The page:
Where’s My TOD?

[ Rainier Beach Light Link Station, at the corner of MLK and Henderson:  no TOD happening here any time soon ]

According to this Seattle Times piece, the recession ate it.  But that’s too convenient a scapegoat — no doubt partially to blame, but there’s more to the story.

When Sound Transit Light Link Rail starts running this summer, outside of the downtown stations not a single significantly sized new private development will be on the ground to greet it.  Zip.  Nada.

Meanwhile, during the last development cycle mid-rise mixed-use residential projects grew like weeds in neighborhoods all over the city.

A year ago the Seattle Times reported that private developers had planned 1,500 housing units within a 10-minute walk to a southeast Seattle light rail station.  Remarkable yes, but the question is, why didn’t any of these projects get under way before the bust, like they seemed to have no trouble doing in much of the rest of Seattle?  It’s not as if opening day for light rail was a tightly held secret.

The primary reason is that the value added by the light rail line alone is not enough to make up for the comparatively low rents in southeast Seattle.  As discussed here, since construction costs are relatively fixed, and land is typically a small fraction of the total cost of development, other neighborhoods that can demand higher rents simply pencil better.  And thus so far along the MLK corridor the notable trailblazers have been the Seattle Housing Authority’s Rainier Vista and New Holly.

The one and only one large private development that may break ground by the time the train opens is the Othello Partners project adjacent to the the Othello Station. In addition to deep-pocketed financiers, there are two key reasons why this project has progressed further than any other:  (1) the availability of a large development site at a prime corner location, and (2) a city park immediately adjacent to the site. Number one speaks the importance of site assembly and the economies of scale that can be achieved in large housing projects.  And number two speaks to the importance of public investment as a catalyst for private development.

The MLK light rail corridor in southeast Seattle stands to be a revealing testing ground for what it takes to create new transit-oriented communities in an urban area with a deficient built environment, as well as a rich and fragile cultural mosaic.  So far, results show that if we rely completely on the private sector we better not get our hopes up.  But then we shouldn’t be too surprised, given examples of successful TOD like Collingwood in Vancouver, B.C., for which the public sector played an essential, multi-faceted role.

10 Responses to “Where’s My TOD?”

  1. Spencer

    Dan, what do you think is really the problem if it is not those stingy lenders and tight pocketed financiers?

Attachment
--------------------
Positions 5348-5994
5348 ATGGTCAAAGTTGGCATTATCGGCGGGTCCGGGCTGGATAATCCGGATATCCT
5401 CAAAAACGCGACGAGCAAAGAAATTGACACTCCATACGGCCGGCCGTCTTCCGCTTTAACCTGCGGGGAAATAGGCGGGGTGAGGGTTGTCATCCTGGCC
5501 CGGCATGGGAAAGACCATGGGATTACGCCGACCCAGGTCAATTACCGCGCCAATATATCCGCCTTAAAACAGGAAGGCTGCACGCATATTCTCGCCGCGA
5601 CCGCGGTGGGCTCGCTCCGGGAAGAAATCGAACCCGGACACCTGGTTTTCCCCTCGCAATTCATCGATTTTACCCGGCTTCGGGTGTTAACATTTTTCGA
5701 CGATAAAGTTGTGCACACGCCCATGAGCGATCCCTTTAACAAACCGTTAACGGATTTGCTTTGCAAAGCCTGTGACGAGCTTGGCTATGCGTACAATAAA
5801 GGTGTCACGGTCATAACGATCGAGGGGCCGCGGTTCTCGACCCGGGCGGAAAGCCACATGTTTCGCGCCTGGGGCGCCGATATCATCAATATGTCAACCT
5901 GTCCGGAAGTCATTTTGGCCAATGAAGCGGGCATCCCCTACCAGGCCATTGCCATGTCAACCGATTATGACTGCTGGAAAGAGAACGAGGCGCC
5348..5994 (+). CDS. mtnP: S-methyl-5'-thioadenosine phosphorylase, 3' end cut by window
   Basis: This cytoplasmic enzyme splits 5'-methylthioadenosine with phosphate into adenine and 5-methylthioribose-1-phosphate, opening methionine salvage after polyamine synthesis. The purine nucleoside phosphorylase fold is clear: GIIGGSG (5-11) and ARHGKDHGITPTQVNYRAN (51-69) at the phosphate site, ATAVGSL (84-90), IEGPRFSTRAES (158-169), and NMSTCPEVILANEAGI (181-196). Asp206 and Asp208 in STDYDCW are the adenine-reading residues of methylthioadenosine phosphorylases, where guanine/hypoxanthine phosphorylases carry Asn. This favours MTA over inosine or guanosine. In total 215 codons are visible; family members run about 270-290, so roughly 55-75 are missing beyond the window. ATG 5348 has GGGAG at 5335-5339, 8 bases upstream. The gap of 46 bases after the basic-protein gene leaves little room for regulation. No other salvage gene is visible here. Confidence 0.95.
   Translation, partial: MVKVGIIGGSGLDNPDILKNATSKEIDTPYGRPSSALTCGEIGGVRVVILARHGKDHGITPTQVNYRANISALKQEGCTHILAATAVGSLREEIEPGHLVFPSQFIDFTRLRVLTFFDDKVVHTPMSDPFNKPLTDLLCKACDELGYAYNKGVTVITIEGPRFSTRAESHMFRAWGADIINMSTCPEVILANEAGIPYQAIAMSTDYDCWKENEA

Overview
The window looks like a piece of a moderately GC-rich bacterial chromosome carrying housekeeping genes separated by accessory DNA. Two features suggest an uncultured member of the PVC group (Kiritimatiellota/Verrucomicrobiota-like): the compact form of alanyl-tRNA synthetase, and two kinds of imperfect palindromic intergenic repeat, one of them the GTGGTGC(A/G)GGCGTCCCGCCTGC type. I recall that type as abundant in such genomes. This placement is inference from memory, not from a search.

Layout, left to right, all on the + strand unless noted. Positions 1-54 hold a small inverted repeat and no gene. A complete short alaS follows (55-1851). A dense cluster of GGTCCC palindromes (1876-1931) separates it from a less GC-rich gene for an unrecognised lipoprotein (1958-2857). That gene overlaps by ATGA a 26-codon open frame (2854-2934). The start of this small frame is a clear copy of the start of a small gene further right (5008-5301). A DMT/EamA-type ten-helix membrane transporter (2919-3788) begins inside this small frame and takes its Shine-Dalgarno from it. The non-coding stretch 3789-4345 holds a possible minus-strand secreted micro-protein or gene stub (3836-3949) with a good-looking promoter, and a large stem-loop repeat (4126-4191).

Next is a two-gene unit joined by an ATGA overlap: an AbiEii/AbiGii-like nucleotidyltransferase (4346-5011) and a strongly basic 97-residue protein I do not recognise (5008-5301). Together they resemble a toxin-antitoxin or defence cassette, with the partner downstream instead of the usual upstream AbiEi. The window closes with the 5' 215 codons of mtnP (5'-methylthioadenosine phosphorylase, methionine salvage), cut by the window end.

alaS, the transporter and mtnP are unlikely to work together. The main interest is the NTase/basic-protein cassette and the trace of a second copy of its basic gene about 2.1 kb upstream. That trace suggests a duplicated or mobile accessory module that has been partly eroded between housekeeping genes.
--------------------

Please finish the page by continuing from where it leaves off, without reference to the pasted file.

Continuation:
Across the board, the Times article shows even for profit and non-profit developers are having trouble securing financing. I am hearing the same thing from the people I know developing in other parts of the city as well. The shortage of credit is a nation wide symptom. It’s a real problem right now.

  2. kpt

    One suspects Dan’s point is: Seattle city leaders, you knew 10 years ago where the stations were going to be. Why didn’t you do everything you could to encourage TOD while the economy was good? Yes, rents are low in this area, but there’s a whole list of things that can be done to incent the development community to do this. And the city, far from doing these things, has seemed intent on getting in their way.

  3. Joshua Daniel Franklin

    Dude, I think you answered your own question. The TOD went where there was existing demand (Capitol Hill, Denny Triangle, U-District, etc.) and no developer wanted to built too soon along the new light rail line. There’s no first mover advantage in real estate unless you count low land acquisition prices but I heard rumors that everyone was demanding top dollar for obviously choice lots near stations.

  4. dave

    Given what we know about the real estate/lending biz is it a big suprise?

    There is no reward for doing what is right, only what is right now.

  5. EeePC

    Collingwood Village is exactly the sort of TOD we should be avoiding. Toronto has some of the worst examples of this kind of development.

    Toronto Subway’s ‘yellow’ line runs in a u-shape, stopping frequently in the loop downtown and about once per mile as the two branches extend north. As a result you can easily tell where the stations are by looking down upon the city – they’re all marked by clusters of 20-30 story residential towers roughly a mile apart from each other. Go ahead and visit one of these distant stations. North York, York Mills, Yorkdale: all named similarly, which is appropriate considering their total lack of character. Just because they’re dense, transit oriented developments doesn’t make them pedestrian friendly or even remotely charming.

    Vancouver appears to have fallen into this lazy development trap and that’s what you want to emulate here in Seattle as well? I’m all for TOD, but not density just for density’s sake.

    The problem is, Vancouver’s SkyTrain and Link have long routes with large spaces between stations. This encourages developers to stuff as much housing to service the station as they can. A shorter line with many stations would be a much more intelligent means of creating dense development, see pretty much any European city as an example, but it just costs too much.

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